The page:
Then it all vanished. MLS postponed everything for a year. Instead of debuting in 1995, the new league would (and did) debut in 1996. Open tryouts were cancelled. My whole book idea withered away.
Eventually I got over the disappointment. I moved back to Seattle the following Summer, kept busy writing, and hardly thought about my book-about-soccer idea....until March of 1996, when I saw a small item in the Seattle Times announcing that the Seattle Sounders would hold open tryouts the following Saturday.
I stared at the announcement. My brain did summersaults.
Seattle Sounders were not going to be part of the MLS debut season. They were defending champions of something called The A League, the league that eventually became USL (the second tier of today's U.S. soccer pyramid).
As defending champions, though, and it still being a month before MLS would debut, the Sounders could legitimately claim to be the #1 soccer team in America.
I had to go.
The day went pretty well. I don't think I embarrassed myself. I scored a goal against the Sounders young goalkeeper, a guy named Marcus Hahneman, who would then spend several years in England playing for Reading before coming back to retire after another stint with the MLS Sounders.
Sometime around 2003 or 2004 I remember watching a Manchester United game on television. They were playing against Reading, and of course ManU at that time featured a precocious young Cristiano Ronaldo. Ronaldo made one of his signature runs down the wing, beating several players along the way, lined up a dangerous shot, fired blisteringly at Reading's Goalkeeper, Marcus Hahneman, and...failed. Hahneman easily blocked the shot. I looked at the TV screen and said out loud, "What's the matter with you, Ronaldo? I scored aginst this guy."
Anyway, back to the day I was on the Sounders training field.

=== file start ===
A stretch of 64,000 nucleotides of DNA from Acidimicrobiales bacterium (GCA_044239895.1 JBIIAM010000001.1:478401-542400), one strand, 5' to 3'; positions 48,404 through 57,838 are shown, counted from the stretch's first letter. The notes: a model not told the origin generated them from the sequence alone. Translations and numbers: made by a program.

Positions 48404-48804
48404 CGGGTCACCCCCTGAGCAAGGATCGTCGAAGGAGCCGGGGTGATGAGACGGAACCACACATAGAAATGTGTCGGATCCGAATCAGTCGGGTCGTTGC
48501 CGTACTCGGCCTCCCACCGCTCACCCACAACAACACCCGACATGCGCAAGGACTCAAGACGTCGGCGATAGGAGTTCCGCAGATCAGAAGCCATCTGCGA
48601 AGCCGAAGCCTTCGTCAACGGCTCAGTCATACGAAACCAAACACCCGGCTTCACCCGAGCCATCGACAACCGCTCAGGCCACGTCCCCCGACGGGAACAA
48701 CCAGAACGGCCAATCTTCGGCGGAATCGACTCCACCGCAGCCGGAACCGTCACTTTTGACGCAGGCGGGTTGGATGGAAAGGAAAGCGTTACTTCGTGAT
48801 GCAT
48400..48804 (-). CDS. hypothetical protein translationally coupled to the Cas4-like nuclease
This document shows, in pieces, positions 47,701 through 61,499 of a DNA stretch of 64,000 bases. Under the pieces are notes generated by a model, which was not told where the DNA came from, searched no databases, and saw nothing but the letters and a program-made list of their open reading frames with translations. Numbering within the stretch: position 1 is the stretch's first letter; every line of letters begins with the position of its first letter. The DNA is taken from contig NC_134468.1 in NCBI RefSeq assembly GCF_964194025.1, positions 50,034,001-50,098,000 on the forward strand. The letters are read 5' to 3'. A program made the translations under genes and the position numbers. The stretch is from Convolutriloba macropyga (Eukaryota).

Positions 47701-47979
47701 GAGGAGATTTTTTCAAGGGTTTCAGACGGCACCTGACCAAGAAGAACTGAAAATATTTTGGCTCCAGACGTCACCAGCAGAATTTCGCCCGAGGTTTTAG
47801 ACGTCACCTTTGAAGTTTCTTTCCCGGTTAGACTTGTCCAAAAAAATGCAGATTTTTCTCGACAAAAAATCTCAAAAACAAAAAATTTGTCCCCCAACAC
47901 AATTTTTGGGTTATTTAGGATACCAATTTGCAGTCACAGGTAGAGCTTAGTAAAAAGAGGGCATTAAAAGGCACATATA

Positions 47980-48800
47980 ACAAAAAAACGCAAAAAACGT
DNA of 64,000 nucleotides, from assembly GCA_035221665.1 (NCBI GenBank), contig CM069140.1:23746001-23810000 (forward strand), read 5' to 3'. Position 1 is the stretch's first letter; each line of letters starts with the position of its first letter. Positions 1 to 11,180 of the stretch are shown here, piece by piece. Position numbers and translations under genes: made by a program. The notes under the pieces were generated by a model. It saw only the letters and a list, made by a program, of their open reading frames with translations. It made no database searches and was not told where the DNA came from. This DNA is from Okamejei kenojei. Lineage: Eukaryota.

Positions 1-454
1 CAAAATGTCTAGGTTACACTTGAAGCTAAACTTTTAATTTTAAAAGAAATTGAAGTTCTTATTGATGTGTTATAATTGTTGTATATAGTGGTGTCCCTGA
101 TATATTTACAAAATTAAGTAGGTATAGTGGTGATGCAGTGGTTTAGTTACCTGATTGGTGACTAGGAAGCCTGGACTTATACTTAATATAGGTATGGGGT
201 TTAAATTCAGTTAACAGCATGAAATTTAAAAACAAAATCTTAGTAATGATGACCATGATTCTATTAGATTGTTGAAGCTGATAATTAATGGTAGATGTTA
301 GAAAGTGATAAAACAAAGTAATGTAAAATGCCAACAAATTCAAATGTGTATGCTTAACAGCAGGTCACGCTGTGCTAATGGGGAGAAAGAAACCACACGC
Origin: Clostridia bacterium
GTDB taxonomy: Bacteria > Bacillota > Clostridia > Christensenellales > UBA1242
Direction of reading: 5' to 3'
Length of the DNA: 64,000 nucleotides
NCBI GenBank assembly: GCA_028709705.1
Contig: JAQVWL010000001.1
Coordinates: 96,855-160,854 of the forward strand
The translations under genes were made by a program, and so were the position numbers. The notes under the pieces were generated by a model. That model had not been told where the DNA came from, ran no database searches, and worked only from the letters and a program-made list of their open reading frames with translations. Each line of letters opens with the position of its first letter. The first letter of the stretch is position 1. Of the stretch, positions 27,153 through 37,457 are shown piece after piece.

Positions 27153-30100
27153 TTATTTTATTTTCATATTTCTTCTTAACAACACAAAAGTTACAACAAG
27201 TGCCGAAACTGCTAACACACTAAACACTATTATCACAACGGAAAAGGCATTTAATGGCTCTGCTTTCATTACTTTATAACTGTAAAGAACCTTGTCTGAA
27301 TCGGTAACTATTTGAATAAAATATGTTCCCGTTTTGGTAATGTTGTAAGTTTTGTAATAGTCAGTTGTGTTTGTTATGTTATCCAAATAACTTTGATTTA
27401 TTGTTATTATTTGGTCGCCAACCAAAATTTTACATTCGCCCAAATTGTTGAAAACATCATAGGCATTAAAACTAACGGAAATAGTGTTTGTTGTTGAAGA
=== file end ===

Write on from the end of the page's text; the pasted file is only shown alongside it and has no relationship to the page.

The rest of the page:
I didn't make the team. If I remember right, they only took two guys from the tryouts to move on to preseason camp.
As the day ended I found myself walking alongside the Coach. I wasn't expectig to make the team, I told him. I just wanted a chance to write something about trying to play professional soccer.
"It's a good idea," he said, treating me respectfully.
We agreed that, with MLS about to start, and the Sounders not being a part of it, maybe this idea could be revisited next year or the year after. The Sounders thought at that time that they would be in MLS within a year or two. In the end it didn't happen for another 13 years, in 2009.
My soccer book idea never came together. I've since spent my whole adult life playing in recreational amateur leagues, both in Seattle and back here in L.A. I've managed to play in some pretty good leagues. I've played with and against ex-professionals. I'll be out on a field later tonight, after posting this.
For one day, though, I felt that I was a Seattle Sounder.
The Sounders have a recurring feature on their youtube channel called, "Once a Sounder." Once a Sounder, always a Sounder. I know you guys usually feature former players. You go to Newcastle, England and chat it up witb Deandre Yedlin. You sit down with Mauro Rosales and talk about all the goals and assists he had with the team.
I know I was never officially a member of the team...but, hey...there was one day...All I'm saying is....you know, Once a Sounder....(Shut up Jerry Seinfeld, mind your own business).
September 14, 2019